Application of the Cooperation Mechanism for cross-border insolvency proceedings where request for recognition and assistance is initiated by a Mainland court outside the Pilot Areas

In the recent case of Re Guangdong Overseas Construction Corporation [2023] HKCFI 1340, the Court of First Instance (the “CFI“) offered useful guidance on the consensus for mutual recognition of and assistance to insolvency proceedings between the courts of the Mainland and Hong Kong (the “Cooperation Mechanism“).  Since the Cooperation Mechanism came into place in 2021, the Hong Kong court had only recognised and provided assistance to the administrators appointed by the courts in the Mainland in two instances in Re HNA Group Co., Ltd [2021] HKCFI 2897 and Re Peking University Founder Group Company Limited [2021] HKCFI 3817.

In the present case, the administrator appointed by the Guangzhou Intermediate People’s Court of Guangdong Province (the “Guangzhou Court“) over Guangdong Overseas Construction Corporation (the “Company“), a company established in the Mainland, applied for recognition and assistance from the Hong Kong court.  The CFI considered whether the Guangzhou Court, which is a court outside the 3 Pilot Areas designated by the Supreme People’s Court [1], may initiate a request for assistance to the Hong Kong court in light of the terms of the Cooperation Mechanism.

The CFI first reiterated that the jurisdiction to recognise and assist foreign office-holders appointed by a court of another jurisdiction derives from common law.  The Cooperation Mechanism and the “Procedures for a Mainland Administrator’s Application to the Hong Kong SAR Court for Recognition and Assistance – Practical Guide” (the “Practical Guide“) only serve the purpose of prescribing the procedure and the manner in which an application is to be made.  As such, even though the Cooperation Mechanism does not extend to a Mainland court outside the Pilot Areas (such as the Guangzhou Court in the present case), this would not be a factor taken into account by the court since reciprocity is not a requirement for recognition and assistance under common law, and it would be for the Supreme People’s Court to decide whether it is appropriate for courts outside the Pilot Areas to apply for recognition and assistance from the Hong Kong court.  With that said, the CFI noted that, as a matter of practice and to ensure consistency, applicants seeking recognition and assistance should follow the Practical Guide when a letter of request is issued by a court outside the Pilot Areas in the future.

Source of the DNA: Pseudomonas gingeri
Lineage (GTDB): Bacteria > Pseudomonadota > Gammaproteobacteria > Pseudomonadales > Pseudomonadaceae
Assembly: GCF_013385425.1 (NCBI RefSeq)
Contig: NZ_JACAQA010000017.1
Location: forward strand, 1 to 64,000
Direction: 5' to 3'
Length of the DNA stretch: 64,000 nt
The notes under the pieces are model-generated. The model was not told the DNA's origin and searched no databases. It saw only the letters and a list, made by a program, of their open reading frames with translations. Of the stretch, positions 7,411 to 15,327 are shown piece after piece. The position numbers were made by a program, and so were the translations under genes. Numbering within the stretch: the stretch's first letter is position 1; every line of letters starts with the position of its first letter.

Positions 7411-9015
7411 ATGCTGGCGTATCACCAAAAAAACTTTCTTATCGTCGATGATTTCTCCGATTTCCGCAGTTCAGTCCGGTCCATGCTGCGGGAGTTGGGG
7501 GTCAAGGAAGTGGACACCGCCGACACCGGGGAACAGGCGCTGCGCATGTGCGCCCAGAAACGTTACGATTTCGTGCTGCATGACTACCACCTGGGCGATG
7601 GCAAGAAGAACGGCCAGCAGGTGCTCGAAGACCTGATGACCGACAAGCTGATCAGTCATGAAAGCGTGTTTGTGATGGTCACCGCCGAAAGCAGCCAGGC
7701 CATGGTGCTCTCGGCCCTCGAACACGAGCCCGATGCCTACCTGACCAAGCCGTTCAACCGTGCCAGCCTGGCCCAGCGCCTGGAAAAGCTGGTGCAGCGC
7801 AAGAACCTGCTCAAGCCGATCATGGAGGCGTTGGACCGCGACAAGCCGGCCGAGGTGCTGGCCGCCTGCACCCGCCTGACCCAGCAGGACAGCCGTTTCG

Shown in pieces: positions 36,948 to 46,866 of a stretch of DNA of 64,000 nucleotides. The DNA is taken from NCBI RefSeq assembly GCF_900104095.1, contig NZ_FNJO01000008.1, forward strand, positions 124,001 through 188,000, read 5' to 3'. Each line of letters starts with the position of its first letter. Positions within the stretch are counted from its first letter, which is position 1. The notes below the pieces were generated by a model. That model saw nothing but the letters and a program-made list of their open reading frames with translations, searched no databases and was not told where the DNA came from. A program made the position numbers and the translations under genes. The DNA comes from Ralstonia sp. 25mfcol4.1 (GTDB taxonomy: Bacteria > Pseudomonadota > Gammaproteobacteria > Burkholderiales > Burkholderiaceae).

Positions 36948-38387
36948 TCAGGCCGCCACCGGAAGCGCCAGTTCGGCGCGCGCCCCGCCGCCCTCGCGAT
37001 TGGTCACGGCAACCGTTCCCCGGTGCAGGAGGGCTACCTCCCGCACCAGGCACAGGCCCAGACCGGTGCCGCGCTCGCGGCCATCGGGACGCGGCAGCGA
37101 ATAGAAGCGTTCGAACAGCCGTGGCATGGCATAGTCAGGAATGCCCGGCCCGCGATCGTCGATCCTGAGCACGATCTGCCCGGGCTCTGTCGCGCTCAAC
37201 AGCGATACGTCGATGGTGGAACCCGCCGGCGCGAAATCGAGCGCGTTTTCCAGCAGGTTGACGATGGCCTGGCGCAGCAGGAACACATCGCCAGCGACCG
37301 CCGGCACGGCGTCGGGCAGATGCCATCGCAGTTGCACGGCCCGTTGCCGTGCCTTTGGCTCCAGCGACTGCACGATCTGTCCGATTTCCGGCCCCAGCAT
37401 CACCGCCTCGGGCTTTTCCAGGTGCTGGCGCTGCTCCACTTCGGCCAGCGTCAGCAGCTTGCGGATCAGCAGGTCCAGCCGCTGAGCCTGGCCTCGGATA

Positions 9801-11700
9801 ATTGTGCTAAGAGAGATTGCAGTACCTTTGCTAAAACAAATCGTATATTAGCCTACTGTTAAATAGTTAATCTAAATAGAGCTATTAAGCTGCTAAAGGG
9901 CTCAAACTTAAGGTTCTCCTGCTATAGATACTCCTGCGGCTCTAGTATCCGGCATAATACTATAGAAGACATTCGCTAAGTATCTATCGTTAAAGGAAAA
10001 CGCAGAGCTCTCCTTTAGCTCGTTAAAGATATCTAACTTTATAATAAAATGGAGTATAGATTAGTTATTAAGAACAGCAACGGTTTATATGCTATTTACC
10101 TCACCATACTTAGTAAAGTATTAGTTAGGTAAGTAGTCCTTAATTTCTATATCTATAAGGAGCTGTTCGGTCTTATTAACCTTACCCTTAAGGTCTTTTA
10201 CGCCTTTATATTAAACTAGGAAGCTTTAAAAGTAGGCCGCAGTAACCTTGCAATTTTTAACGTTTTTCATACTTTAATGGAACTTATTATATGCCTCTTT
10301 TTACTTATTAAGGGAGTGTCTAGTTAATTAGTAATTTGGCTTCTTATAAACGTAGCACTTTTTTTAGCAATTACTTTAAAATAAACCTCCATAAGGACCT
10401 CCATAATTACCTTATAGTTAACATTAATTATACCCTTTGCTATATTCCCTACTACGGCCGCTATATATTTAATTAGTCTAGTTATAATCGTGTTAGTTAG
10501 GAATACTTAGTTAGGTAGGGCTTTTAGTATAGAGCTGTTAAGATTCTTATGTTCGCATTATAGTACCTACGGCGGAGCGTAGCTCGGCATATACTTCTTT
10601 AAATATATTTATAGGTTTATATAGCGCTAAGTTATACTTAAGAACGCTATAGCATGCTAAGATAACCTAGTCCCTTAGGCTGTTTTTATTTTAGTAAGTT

Having considered the above principles, the CFI granted an order to recognise the liquidation of the Company and the appointment of the administrator, and to provide the necessary assistance to the administrator, being satisfied that:

  1. The insolvency proceeding of the Company is a collective insolvency proceeding under the supervision of the Guangzhou Court;
  2. The insolvency proceeding is conducted in the Mainland, which is both the place of incorporation of the Company and its centre of main interest;
  3. The Company has valuable asset in Hong Kong which necessitated assistance for the administrator to carry out his duties; and
  4. The order made is consistent with the substantive law and public policy of the court.

To conclude, the fact that a request for recognition and assistance is initiated by a Mainland court outside the Pilot Areas does not prevent the Hong Kong court from exercising its common law jurisdiction to provide assistance.  After all, the test adopted by the court is to assess whether the criteria for recognition and assistance are satisfied on a case-by-case basis.

[1] Namely, the People’s Courts in Shanghai Municipality, Xiamen Municipality in Fujian Province and Shenzhen Municipality in Guangdong Province.

7 June 2023
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